The subject of the discipline of social and cultural anthropology is the diversity of human cultures and societies. The aim is to understand the multi-layered ecological, economic, political, social, legal and cultural dimensions of human social life within the framework of historical change and the context of translocal and global relations. Social and cultural anthropology not only investigates local communities and the regional, national and global relations of which urban as well as rural populations form a part. Anthropology is also concerned with complex societies, including industrial societies, with international and state organisations, transnational companies, social movements and civil wars. By focussing on local patterns of meaning and practices, by emphasising the comparative perspective and by engaging in the method of long-term Participant Observation, social anthropology has made its mark within the social sciences right from the beginnings of the discipline.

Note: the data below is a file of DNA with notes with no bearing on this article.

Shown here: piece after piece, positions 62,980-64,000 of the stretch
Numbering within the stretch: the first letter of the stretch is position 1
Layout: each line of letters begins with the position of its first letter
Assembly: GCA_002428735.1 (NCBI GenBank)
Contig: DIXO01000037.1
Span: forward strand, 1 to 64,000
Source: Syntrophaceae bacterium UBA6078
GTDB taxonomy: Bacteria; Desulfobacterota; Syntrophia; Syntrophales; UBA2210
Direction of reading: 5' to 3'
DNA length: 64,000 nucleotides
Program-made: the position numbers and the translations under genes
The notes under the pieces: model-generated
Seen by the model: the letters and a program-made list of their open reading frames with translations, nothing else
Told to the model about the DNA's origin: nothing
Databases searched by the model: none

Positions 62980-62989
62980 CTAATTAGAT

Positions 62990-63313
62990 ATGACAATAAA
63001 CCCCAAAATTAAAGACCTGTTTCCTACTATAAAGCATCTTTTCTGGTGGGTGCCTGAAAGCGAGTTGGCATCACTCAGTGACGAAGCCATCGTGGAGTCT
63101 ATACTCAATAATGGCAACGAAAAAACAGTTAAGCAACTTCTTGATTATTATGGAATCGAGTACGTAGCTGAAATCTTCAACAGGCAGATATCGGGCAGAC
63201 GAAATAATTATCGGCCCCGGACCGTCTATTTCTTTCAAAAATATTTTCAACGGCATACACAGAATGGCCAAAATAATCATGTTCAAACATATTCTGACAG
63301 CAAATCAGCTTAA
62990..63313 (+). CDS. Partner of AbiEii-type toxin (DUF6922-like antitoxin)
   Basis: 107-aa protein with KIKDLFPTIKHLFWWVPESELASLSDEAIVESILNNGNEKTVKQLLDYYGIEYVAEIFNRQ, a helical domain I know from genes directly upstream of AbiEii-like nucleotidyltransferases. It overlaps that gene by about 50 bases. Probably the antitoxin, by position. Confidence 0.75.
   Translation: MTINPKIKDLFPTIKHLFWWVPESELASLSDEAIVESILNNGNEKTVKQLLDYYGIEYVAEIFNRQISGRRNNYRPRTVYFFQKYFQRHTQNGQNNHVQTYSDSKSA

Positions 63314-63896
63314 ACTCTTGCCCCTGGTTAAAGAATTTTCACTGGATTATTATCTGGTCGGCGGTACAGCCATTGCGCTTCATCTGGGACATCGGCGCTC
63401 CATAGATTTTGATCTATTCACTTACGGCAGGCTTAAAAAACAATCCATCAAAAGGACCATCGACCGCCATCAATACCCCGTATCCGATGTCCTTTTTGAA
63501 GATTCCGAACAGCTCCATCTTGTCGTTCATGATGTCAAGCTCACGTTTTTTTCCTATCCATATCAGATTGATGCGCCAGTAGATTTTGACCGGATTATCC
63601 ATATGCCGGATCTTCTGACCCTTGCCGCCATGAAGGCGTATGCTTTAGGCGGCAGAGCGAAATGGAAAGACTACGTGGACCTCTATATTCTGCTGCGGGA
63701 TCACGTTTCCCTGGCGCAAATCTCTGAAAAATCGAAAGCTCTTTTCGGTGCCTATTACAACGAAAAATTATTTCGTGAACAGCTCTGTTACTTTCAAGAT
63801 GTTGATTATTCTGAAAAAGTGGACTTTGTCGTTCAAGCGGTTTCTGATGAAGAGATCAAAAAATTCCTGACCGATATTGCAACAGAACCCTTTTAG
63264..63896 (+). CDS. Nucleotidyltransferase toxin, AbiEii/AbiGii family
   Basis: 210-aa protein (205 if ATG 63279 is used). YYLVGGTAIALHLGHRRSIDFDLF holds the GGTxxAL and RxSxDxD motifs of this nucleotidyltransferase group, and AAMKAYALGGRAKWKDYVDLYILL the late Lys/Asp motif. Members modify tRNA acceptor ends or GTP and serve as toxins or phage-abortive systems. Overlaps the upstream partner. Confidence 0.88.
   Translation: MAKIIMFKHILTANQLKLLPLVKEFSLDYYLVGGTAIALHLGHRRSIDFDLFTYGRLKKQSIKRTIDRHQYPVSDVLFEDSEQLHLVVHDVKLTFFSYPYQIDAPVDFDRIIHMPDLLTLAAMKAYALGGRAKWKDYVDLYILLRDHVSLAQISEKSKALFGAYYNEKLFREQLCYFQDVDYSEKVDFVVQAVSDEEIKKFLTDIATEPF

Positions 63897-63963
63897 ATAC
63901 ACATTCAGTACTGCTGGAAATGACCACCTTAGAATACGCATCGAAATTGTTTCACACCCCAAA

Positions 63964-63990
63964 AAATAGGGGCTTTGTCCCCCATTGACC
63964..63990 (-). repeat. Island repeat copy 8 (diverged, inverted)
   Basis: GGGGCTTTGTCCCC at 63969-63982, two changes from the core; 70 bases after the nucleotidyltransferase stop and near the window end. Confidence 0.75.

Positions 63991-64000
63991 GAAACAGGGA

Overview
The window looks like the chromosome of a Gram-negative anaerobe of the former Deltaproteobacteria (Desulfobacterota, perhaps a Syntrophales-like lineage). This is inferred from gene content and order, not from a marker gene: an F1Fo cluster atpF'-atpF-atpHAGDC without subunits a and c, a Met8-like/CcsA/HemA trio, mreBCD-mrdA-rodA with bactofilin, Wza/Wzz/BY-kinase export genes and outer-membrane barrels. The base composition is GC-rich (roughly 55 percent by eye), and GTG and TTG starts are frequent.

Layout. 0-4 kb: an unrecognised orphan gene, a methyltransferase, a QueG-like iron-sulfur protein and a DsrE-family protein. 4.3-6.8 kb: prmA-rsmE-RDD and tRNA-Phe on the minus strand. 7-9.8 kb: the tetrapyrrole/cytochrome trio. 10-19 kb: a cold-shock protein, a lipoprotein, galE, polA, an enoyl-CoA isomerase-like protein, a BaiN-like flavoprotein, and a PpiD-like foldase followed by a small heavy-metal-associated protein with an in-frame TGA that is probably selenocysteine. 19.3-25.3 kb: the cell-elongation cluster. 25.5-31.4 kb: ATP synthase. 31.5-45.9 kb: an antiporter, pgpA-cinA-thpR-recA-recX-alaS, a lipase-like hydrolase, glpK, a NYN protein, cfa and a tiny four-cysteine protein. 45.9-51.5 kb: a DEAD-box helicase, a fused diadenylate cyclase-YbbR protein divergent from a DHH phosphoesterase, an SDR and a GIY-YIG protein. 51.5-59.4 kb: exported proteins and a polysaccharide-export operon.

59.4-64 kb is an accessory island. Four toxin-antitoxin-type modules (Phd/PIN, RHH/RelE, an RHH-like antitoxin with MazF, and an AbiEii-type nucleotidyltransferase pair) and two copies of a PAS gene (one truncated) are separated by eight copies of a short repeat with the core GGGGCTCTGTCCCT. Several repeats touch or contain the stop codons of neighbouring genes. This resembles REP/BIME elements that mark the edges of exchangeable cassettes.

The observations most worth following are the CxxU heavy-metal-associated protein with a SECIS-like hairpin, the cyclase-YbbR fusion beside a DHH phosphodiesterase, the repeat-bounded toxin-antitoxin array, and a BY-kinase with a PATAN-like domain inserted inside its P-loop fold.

Social and cultural anthropologists not only work within academia. Their expertise also qualifies them for a wide range of non-academic professions and jobs, for example within development agencies, international organisations and various types of associations, in the public and cultural administration, in the media and with publishing houses, or as management consultants.